On completion of the course, the student should be able to:
give an account of the definitions and properties of the Laplace transform, the z-transform and the Fourier transform;
use standard rules for transforms to compute transforms of elementary functions; and use tables to compute inverse transforms;
compute Fourier coefficients of periodic functions and apply some criterion for pointwise convergence of a Fourier series;
apply the theorems of Parseval and Plancherel;
formulate important results and theorems covered by the course;
use transforms as a technique for solving differential equations and difference equations;
use transform methods in some area of applications that is characteristic for the education program of the student and to demonstrate this ability by completing a minor project.
Fundamentals of Fourier series, Fourier-, Laplace- and z-transforms: linearity, shifting, damping, scaling, behaviour with respect to differentiation and integration. Convolution. Initial and Final Value Theorems. Applications to differential and difference equations.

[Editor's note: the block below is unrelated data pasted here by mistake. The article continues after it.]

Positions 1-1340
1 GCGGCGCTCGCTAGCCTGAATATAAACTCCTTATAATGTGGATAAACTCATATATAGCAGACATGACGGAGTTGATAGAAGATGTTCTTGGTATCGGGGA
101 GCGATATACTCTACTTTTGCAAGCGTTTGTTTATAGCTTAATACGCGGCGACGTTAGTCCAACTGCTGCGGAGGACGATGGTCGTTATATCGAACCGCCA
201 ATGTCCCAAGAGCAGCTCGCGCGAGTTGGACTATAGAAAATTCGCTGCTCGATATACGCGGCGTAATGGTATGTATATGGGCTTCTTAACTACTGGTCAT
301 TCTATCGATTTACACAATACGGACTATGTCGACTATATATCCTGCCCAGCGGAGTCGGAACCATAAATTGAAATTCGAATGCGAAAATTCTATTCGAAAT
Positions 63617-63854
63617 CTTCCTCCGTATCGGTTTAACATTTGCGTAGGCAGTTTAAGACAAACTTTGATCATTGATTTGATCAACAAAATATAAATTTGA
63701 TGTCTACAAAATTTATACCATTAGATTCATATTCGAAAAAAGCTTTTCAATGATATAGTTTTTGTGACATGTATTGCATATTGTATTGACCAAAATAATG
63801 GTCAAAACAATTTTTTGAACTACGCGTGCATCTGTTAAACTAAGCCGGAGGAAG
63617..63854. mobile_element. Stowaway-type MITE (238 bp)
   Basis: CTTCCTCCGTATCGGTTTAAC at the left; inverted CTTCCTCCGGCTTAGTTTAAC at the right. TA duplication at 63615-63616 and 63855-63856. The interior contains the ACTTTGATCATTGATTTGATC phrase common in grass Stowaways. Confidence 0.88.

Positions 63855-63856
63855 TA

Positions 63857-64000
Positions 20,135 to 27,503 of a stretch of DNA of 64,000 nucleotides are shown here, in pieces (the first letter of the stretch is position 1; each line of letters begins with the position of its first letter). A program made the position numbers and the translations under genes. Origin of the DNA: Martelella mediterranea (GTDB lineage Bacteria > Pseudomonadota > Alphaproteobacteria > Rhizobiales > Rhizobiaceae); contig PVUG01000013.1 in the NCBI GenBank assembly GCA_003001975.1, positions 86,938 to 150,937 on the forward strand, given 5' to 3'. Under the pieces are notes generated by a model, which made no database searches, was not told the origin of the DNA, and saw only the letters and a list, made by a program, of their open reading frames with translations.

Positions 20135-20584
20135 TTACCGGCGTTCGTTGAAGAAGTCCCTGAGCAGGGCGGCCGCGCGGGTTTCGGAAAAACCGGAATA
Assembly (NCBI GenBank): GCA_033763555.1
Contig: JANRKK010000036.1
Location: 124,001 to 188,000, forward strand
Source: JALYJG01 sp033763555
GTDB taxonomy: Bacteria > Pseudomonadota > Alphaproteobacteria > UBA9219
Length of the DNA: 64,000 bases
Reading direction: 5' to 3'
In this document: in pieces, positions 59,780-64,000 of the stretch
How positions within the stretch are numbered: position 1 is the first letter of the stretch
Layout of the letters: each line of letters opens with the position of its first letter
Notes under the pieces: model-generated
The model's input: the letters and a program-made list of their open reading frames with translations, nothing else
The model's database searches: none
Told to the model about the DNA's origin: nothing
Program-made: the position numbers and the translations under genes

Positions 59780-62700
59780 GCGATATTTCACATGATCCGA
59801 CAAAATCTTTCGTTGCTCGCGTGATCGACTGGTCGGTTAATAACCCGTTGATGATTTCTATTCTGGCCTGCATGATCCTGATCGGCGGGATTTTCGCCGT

Discrete and continuous linear time-invariant systems: causality and time invariance. Criteria for stability.
Partial differential equations: separation of variables.
Project with the purpose of deepening the understanding of the properties of transforms and their use in relevant areas of application.
Lectures and problem solving sessions. Laboratory work may occur as part of the project. Moreover, compulsory assignments may be given during the course.
Written examination (4 credit points) at the end of the course. Written project report (1 credit point).
If there are special reasons for doing so, an examiner may make an exception from the method of assessment indicated and allow a student to be assessed by another method. An example of special reasons might be a certificate regarding special pedagogical support from the disability coordinator of the university.